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Lake County personal injury attorneysThe human body is an incredible machine. Bones, muscles, ligaments, and nerves all work in harmony to allow us to move around and respond to our environment. The back is an especially intricate part of the body. Damage to the spinal cord, vertebrae, cartilage, back muscles, or other parts of the back can lead to excruciating pain and reduced movement that may last years if not a lifetime. If you or a loved one have recently suffered a back injury, you should know what your legal options for pursuing compensation are.

Types of Back Injuries

If you have experienced severe back pain, you know just how miserable it can be. Working, maintaining your home, caring for children, enjoying hobbies, or even finding a comfortable resting position may be nearly impossible. There are many different types of back injuries that can cause this type of suffering including:

  • Herniated disc: When the discs that cushion vertebrae become damaged, the soft nucleus of the spinal disc can push out past the exterior annulus. Also called slipped disc or ruptured disc, a herniated disc can cause pain, weakness, and numbness.
  • Compressed nerve: Pinched nerves can cause painful and debilitating conditions including lumbar radiculopathy (sciatica)
  • Back strain: Damage to the back muscles or tendons, sometimes called a “pulled back,” can be caused by trauma or overuse
  • Back sprain: Stretched or torn ligaments in the back can cause muscle spasms, decreased range of motion, and pain
  • Broken vertebrae: Broken or fractured vertebrae including spinal compression fractures can lead to incontinence, urinary retention, pain, numbness, weakness, and severe pain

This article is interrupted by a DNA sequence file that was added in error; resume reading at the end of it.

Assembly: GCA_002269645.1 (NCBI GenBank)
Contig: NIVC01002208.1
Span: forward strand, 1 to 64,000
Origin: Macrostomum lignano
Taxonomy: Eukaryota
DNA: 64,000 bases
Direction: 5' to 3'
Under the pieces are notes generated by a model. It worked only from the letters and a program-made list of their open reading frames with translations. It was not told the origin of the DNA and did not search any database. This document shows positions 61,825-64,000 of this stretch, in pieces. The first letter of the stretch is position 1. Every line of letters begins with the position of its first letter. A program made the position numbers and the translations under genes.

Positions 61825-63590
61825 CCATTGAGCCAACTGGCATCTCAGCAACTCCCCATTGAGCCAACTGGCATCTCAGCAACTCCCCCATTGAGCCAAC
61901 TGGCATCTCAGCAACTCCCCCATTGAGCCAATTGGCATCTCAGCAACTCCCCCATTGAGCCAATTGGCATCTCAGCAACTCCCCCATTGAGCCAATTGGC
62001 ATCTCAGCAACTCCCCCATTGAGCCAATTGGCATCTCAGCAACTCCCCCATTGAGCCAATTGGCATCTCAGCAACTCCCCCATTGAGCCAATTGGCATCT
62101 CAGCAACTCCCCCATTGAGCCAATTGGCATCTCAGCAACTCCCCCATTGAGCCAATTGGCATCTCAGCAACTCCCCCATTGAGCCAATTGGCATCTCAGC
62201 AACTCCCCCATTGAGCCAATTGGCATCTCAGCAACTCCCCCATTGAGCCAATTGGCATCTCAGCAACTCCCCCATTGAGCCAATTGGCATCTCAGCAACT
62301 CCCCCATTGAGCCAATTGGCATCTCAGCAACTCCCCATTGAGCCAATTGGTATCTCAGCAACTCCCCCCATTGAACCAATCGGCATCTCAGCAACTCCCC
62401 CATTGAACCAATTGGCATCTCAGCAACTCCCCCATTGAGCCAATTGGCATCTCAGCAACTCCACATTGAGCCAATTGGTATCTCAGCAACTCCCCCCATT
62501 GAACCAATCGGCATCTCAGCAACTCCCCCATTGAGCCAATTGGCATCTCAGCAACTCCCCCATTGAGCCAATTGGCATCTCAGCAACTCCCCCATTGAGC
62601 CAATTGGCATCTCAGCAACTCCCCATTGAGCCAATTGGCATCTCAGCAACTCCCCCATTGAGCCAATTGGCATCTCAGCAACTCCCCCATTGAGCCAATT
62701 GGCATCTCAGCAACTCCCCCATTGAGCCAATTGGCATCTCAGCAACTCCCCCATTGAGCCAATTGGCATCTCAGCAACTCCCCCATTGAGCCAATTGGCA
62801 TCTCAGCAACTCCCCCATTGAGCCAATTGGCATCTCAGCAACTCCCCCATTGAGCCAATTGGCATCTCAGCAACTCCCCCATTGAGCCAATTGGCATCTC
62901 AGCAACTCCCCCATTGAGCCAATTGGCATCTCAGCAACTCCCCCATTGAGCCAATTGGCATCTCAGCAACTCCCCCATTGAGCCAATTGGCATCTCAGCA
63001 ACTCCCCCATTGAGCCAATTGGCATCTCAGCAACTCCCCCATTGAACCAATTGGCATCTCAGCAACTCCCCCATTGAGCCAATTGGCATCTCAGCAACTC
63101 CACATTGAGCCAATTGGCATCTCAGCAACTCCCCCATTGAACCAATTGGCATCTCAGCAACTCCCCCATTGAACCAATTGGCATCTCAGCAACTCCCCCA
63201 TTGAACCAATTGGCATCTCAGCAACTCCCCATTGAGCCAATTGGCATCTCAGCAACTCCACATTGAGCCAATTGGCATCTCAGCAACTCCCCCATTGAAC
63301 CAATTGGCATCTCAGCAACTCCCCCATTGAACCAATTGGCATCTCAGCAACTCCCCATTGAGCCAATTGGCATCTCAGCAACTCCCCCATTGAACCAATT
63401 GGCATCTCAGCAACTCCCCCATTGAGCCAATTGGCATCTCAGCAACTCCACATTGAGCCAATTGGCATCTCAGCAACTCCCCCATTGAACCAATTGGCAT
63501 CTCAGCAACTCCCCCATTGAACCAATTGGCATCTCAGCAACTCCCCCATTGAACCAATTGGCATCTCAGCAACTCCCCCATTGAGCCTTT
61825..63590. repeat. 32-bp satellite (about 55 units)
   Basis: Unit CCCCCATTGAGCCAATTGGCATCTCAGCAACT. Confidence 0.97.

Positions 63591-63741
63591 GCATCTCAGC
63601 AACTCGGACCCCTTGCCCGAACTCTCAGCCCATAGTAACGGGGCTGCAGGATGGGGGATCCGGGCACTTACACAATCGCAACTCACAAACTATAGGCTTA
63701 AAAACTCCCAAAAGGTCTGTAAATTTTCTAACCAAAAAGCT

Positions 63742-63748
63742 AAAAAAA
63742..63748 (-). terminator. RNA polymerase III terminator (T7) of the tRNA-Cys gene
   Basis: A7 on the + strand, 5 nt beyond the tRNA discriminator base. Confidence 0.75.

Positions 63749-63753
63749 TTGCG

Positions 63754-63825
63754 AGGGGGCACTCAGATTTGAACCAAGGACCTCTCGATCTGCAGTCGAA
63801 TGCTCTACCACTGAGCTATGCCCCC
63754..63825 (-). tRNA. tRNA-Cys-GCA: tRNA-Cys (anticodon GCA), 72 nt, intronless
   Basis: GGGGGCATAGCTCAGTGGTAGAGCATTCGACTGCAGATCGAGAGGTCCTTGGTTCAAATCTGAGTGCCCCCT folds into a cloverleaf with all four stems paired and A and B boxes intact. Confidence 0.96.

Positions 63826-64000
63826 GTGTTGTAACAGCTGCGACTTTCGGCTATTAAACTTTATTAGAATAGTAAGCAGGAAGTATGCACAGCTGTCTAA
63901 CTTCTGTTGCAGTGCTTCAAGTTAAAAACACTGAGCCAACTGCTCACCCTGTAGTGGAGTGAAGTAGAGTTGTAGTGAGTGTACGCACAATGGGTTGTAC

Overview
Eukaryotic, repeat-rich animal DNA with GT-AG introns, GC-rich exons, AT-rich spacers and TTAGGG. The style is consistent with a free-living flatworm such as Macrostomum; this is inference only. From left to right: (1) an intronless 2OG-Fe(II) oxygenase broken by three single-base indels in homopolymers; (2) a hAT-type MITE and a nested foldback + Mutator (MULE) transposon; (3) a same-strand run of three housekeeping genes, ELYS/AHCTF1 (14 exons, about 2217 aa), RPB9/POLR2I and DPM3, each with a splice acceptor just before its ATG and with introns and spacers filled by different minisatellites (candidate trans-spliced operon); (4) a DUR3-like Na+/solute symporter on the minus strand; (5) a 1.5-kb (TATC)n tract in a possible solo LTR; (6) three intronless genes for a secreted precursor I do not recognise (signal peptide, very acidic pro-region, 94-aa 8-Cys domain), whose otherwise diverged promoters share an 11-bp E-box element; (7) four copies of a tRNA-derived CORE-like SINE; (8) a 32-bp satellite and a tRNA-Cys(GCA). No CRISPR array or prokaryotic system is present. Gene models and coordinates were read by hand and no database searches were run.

Seeking Compensation for a Back Injury

Back injuries may be a result of a car accident, truck accident, bicycle accident, slip and fall, workplace accident, or another incident. If you hurt your back in an accident caused by another party’s negligence or wrongdoing, you may be entitled to compensation. You could be reimbursed for the costs associated with your injury including medical bills, ongoing and future medical care, lost income, and more. You may also be eligible to receive compensation for your pain and suffering.

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Lake County medical malpractice attorneysLosing a loved one is difficult no matter the circumstances. However, if the loved one’s death was preventable, the loss is especially heartbreaking and infuriating. Sadly, it is estimated that medical errors result in the deaths of over 250,000 people per year in the United States. This makes medical mistakes the third-leading cause of death. 

If you have lost a loved one and you suspect medical negligence played a role in his or her death, you may wonder when a doctor or medical facility is liable for a patient’s death. If your loved one’s death was the result of medical malpractice, you may be entitled to compensation for your loss.

Proving That a Wrongful Death Was Caused by Medical Malpractice

Sometimes, a patient passes away and there is nothing that doctors and other medical workers could have done to prevent the death. However, this is not always the case. Failure to diagnose a medical condition or misdiagnosis, medication and anesthesia mistakes, surgical errors, or other forms of substandard medical treatment may result in the injury or death of a patient. 

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Waukegan personal injury attorneysIn Illinois, individuals who are hurt in auto accidents caused by recklessness or intentional wrongdoing may choose to bring a personal injury claim against the party responsible for the accident. Often, people assume that car accident injury claims are brought by an injured driver against another driver. However, the claimant in a personal injury case may be an injured driver, passenger, or a pedestrian. A passenger hurt in an accident may bring a personal injury claim against the at-fault driver even if the at-fault driver was operating the vehicle the passenger was riding in. If you or a loved one were hurt in an auto accident caused by negligence, read on to learn about your right to pursue compensation.

Who is Liable for an Injury-Causing Accident?

Traffic accidents are rarely black and white. There may be a number of factors that led to the accident. Driver inattention, speeding or violation of traffic laws, driving under the influence of alcohol, hazardous weather conditions, and many other elements could all contribute to a serious wreck. It is also possible that more than one person’s actions may have contributed to the accident.